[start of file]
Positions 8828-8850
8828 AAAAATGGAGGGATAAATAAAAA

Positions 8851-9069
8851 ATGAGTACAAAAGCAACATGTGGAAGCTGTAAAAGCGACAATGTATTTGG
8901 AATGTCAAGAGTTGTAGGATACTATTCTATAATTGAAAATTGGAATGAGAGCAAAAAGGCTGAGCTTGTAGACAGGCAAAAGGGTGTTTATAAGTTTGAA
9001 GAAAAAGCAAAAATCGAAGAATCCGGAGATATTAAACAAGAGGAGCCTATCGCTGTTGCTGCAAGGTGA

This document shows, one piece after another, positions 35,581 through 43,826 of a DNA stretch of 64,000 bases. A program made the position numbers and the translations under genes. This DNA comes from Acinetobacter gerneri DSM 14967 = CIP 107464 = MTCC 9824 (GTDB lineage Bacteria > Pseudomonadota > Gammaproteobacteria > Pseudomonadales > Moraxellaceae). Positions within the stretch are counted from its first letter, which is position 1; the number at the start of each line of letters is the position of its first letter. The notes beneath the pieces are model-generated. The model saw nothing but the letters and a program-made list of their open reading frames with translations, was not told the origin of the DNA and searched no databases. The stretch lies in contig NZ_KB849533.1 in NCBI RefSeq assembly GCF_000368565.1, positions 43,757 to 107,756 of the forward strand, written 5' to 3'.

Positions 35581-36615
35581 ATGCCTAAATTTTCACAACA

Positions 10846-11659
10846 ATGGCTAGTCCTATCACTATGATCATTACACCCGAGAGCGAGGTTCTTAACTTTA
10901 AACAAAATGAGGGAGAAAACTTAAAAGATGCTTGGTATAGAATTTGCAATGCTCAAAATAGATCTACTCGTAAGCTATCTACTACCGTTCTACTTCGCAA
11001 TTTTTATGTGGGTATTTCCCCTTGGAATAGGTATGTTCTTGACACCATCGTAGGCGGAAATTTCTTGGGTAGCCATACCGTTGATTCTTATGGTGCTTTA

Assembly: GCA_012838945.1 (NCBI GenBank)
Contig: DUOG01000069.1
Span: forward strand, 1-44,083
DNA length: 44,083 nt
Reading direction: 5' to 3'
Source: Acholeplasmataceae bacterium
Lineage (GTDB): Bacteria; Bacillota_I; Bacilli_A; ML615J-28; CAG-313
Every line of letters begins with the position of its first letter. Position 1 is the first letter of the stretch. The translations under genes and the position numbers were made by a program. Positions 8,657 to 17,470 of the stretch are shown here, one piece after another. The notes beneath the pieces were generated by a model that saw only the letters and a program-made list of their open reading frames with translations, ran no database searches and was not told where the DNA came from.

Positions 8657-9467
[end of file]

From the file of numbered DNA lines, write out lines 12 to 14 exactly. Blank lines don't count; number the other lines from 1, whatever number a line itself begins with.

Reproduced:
10901 AACAAAATGAGGGAGAAAACTTAAAAGATGCTTGGTATAGAATTTGCAATGCTCAAAATAGATCTACTCGTAAGCTATCTACTACCGTTCTACTTCGCAA
11001 TTTTTATGTGGGTATTTCCCCTTGGAATAGGTATGTTCTTGACACCATCGTAGGCGGAAATTTCTTGGGTAGCCATACCGTTGATTCTTATGGTGCTTTA

Assembly: GCA_012838945.1 (NCBI GenBank)